This week Sag Harbor’s Bay Street Theatre will host an Open Mic rally to save the East End’s public radio station, WLIU-FM, but according to theatre general manager Tracy Mitchell, WLIU is not the only cultural institution in need of community support. Bay Street Theatre, a not-for-profit, is facing a half million dollar deficit next year after a tumultuous economy that led not only to cutbacks in state and federal funding of the East End theatrical mainstay, but also a decline in the number of theatre goers during its peak summer season.
“We knew donations would be down,” said Mitchell on Wednesday, noting 50 percent of the theatre’s revenues as a not-for-profit are derived from ticket sales, but the other 50 percent is dependent on grant funding, donations and monies from the state and federal government. “We knew we would take a hit there, so last year we cut back. But we thought we would at least still get butts in the seats.”
Mitchell said despite rave reviews for this summer’s mainstage productions, not only from the local papers, but also from The New York Times and Newsday, Bay Street did not see the kind of patronage it was accustomed to having in July and August — crucial months for the theatre to make profits before the beginning of the off season.
“The tourists just were not there,” said Mitchell. “We did not see the number of Europeans we were used to. Families did not seem to be spending the extra money on theatre. It was kind of shocking. Despite our rave reviews, we were sometimes playing to less than 50 percent of the house.”
This week, with the financial reality of the theatre apparent to its board, Bay Street has reached out to the East End community in an effort to preserve its theatrical productions, educational programming and film, music and comedy nights. Appealing to the local community and its plethora of artists, Bay Street has started this imitative with a Columbus Day weekend event featuring Alan Alda and Joy Behar, and comedian Lewis Black performing the following Wednesday.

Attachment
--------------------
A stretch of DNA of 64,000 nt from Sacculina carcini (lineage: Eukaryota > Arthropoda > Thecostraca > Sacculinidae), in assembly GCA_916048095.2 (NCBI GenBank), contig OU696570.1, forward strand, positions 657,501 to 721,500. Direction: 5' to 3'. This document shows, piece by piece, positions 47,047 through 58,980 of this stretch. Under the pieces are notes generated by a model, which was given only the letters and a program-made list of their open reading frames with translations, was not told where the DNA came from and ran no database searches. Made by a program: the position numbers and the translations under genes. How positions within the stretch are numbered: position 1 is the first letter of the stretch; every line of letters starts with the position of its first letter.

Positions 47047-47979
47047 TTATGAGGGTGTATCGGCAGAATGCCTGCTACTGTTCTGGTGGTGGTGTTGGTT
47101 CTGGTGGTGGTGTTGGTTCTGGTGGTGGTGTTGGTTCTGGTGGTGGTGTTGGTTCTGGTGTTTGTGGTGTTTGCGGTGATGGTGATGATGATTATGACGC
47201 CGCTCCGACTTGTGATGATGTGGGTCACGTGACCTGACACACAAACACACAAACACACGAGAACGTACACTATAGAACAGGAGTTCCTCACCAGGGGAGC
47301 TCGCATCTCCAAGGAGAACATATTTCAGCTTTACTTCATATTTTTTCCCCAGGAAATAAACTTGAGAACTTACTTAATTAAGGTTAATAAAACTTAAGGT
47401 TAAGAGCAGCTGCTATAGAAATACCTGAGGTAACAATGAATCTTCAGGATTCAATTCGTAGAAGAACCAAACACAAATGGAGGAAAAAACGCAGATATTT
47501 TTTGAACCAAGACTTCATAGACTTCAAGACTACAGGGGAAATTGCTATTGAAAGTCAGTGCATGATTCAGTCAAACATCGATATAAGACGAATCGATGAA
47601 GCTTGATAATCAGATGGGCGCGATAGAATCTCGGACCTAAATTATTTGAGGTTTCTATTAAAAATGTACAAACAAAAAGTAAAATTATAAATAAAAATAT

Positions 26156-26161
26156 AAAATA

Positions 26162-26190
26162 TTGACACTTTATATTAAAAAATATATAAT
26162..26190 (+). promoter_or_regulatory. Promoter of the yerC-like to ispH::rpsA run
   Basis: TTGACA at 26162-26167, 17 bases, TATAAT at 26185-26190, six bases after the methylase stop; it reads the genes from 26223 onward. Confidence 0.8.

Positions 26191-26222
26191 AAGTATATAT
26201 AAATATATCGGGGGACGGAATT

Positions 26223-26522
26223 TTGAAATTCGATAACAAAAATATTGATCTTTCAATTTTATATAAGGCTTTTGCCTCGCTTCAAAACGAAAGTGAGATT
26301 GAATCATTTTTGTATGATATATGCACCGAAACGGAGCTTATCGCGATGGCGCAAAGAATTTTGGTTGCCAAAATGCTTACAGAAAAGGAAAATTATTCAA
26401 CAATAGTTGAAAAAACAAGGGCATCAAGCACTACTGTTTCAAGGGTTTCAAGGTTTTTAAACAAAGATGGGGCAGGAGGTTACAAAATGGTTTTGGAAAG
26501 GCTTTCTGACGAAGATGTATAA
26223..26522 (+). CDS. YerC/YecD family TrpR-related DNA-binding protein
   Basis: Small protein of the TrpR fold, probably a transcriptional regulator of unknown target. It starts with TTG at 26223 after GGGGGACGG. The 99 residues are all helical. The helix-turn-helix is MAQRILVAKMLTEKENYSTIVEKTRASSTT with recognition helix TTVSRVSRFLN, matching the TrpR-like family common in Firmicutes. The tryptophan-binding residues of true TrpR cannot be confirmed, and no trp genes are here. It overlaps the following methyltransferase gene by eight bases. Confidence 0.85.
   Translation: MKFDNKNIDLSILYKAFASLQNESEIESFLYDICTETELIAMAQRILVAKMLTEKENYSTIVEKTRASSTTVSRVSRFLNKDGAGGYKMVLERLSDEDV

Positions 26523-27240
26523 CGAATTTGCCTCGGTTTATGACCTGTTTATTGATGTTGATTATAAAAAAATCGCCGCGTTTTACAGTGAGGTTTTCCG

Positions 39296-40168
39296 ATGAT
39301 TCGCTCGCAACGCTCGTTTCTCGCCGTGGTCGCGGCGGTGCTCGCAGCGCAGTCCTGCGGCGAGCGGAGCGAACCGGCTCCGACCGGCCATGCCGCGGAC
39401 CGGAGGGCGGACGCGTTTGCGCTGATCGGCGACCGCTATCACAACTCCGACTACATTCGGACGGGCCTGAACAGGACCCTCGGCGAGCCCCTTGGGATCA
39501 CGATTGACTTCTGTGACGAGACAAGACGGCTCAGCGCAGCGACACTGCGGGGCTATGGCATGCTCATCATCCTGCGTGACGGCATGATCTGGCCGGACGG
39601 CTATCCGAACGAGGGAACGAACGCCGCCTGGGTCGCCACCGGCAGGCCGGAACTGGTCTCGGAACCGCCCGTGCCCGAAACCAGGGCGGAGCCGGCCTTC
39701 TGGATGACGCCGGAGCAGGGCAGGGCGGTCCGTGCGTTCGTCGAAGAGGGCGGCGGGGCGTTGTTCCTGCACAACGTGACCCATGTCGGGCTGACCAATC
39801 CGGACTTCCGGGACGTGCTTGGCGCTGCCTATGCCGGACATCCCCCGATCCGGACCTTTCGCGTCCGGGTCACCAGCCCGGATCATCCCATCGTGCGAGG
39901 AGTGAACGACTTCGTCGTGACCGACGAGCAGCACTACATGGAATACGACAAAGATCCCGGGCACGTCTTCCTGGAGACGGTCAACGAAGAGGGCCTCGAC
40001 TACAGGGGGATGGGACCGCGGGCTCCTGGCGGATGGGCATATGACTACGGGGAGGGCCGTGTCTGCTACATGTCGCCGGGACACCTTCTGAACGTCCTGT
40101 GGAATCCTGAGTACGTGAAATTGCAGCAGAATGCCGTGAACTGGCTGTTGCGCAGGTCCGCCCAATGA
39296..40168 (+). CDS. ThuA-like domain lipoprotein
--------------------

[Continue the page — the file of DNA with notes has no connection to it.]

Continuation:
“As personal friends of the artistic directors, Sybil Christopher and Murphy Davis, all of these incredible artists have agreed to appear at Bay Street in order to show their support,” said Mitchell in a press release.
Alda and Behar are set to appear on Saturday, October 10 at 8 p.m. with Black performing October 14, also at 8 p.m.
On Wednesday, Mitchell said it is the theatre’s hope that events like the Columbus Day weekend extravaganza will help shepherd Bay Street through this economically tough time, but she noted it will need continued financial support from not only marquee names like Alda, Behar and Black, but the community at large.
“Quite frankly, we need to get the message across to the community that we are not doing fine,” said Mitchell. “We are a not-for-profit, and I don’t think many people realize what we mean to the community. We may be a traditional regional theatre in the summer, but we are much, much more the other nine months of the year.”
Hosting community forums like the WLIU rally, educational programming, fall movie nights, kids theatre and community events, Mitchell noted Bay Street has essentially become Sag Harbor’s unofficial community center.
“We don’t make money on a lot of these events,” said Mitchell. “But we open our doors because we are the community center by default, which we want to be. But now we need a little support.”
“I think all of us firmly believe we will get this support and we are not ready to cross that bridge,” said Mitchell when asked what will happen to Bay Street if the public does not hear its call for help. “If I was not an eternal optimist, I don’t think I would have gotten into the arts. God knows none of us are doing this for the money.”
To make a donation to Bay Street Theatre, or learn more about the upcoming Columbus Day weekend events, call the box office at 725-9500 or the administrative offices at 725-0818.